by Joseph Dreesen
Jackson Lewis P.C. is an IMA member workplace law firm…
The Occupational Safety and Health Administration has released a revised online whistleblower complaint form.
In an announcement, Deputy Assistant Secretary of Labor for Occupational Safety and Health Loren Sweatt said, “Workers who report unsafe conditions and wrongdoing have a range of legal protections from retaliation. The revised online complaint form works to ensure whistleblowers file their complaints with the appropriate federal agency for prompt action.”
The Occupational Safety and Health Act of 1970 makes employers responsible for providing safe and healthful workplaces for their employees. OSHA’s whistleblower statutes protect workers from retaliation, or “adverse action,” against workers who report injuries, safety concerns, or other protected activity.
Since passage of the 1970 safety and health law, Congress has expanded OSHA’s whistleblower authority to protect workers under the whistleblower provisions of 22 statutes, including various securities laws, trucking, airline, nuclear power, pipeline, environmental, rail, public transportation, workplace safety and health, and consumer protection laws. Workers have a certain number of days, ranging from 30 days to 180 days after an alleged retaliation, to file their complaint.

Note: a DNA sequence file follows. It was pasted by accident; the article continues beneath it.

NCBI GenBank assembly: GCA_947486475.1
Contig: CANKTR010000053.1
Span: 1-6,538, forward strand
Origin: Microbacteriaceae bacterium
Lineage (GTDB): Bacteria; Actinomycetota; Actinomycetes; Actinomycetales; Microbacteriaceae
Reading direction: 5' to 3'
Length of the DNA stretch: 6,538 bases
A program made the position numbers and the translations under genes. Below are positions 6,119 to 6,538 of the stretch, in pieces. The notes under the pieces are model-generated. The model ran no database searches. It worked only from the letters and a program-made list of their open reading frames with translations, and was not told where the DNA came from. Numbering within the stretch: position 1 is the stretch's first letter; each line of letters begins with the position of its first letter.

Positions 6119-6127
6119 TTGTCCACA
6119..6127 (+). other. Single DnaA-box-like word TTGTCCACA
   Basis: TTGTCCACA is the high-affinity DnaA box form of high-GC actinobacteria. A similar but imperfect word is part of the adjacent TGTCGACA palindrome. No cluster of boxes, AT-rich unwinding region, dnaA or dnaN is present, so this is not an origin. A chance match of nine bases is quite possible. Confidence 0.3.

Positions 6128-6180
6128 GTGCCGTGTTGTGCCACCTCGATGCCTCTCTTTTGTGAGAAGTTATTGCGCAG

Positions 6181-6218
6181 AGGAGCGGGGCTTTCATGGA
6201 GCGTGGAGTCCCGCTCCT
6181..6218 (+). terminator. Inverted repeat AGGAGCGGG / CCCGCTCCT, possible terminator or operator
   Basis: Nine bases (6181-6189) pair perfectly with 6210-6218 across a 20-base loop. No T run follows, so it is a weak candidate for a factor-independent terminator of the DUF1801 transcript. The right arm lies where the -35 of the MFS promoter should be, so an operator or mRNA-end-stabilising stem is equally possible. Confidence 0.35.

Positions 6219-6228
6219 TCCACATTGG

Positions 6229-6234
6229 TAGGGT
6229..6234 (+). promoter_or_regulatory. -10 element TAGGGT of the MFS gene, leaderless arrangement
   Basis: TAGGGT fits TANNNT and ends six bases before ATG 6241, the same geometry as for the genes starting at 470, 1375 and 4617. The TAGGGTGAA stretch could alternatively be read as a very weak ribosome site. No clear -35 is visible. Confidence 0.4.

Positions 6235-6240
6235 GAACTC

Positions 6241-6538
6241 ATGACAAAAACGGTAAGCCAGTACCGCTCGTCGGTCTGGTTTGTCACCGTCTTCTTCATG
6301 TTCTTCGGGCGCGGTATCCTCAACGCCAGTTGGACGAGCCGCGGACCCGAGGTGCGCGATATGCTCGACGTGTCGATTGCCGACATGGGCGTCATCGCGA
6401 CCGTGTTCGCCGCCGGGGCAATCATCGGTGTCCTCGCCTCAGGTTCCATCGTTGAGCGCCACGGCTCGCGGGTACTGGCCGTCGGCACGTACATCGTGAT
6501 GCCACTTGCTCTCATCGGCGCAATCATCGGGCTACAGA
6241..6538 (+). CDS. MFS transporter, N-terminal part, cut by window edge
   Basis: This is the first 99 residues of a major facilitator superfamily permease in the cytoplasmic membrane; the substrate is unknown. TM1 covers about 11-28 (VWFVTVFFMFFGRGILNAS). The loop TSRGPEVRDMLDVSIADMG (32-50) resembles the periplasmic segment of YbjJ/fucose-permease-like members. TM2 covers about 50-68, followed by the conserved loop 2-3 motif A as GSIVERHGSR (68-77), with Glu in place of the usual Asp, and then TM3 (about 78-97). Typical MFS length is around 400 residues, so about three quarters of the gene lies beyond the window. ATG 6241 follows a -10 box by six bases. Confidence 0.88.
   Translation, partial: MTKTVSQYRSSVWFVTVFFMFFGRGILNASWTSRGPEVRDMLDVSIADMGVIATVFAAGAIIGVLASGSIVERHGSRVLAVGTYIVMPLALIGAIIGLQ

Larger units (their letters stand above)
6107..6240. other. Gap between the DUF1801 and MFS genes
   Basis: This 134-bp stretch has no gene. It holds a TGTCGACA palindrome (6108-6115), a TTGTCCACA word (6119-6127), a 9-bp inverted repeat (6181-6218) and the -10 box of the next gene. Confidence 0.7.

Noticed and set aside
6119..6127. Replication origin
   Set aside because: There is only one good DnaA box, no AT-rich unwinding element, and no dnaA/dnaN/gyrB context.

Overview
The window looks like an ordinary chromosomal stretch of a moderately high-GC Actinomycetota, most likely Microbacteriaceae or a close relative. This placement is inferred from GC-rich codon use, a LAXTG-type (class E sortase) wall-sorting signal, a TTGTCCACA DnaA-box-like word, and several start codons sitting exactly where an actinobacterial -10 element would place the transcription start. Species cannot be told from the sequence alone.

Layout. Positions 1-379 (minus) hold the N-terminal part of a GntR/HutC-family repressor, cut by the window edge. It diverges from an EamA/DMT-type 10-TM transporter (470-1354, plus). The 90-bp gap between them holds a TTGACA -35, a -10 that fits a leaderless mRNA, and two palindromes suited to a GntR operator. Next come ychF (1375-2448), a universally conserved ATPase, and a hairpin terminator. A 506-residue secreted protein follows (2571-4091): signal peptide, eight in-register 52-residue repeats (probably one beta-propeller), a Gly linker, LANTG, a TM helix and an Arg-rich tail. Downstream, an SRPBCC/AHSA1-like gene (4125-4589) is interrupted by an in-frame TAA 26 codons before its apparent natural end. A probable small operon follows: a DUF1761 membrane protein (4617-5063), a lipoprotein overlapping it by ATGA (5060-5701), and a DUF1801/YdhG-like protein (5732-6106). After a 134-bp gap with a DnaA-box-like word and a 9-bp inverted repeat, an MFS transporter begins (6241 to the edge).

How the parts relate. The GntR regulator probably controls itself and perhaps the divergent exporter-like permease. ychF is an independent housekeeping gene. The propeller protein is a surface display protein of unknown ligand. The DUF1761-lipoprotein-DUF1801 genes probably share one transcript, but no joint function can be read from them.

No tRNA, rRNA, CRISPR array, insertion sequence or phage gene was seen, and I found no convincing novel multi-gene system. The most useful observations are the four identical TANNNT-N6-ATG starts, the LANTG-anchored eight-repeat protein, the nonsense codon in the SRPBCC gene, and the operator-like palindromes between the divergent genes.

The updated form, available in English and Spanish, prompts individuals through a series of questions, such as:
- Have you suffered an “adverse action”?
- When did you suffer the most-recent adverse action?
- Why do you believe you suffered the adverse action(s)?
Each question leads users to another question, until the form is complete. OSHA said that one new feature of its reporting system is the addition of pop-up boxes to the complaint form with information about various agencies for individuals who respond that they engaged in protected activity that may be addressed by an agency other than OSHA.
Under federal law, workers are protected from “adverse action,” including firing or laying off, blacklisting, demoting, denying overtime or promotion, disciplining, denying benefits, failing to hire or rehire, intimidating/harassing, making threats, reassigning in a way that affects prospects for promotion, and reducing pay or hours.
OSHA provides information about employee whistleblower rights, including fact sheets, online at http://www.whistleblowers.gov/.
To view the original article, click here.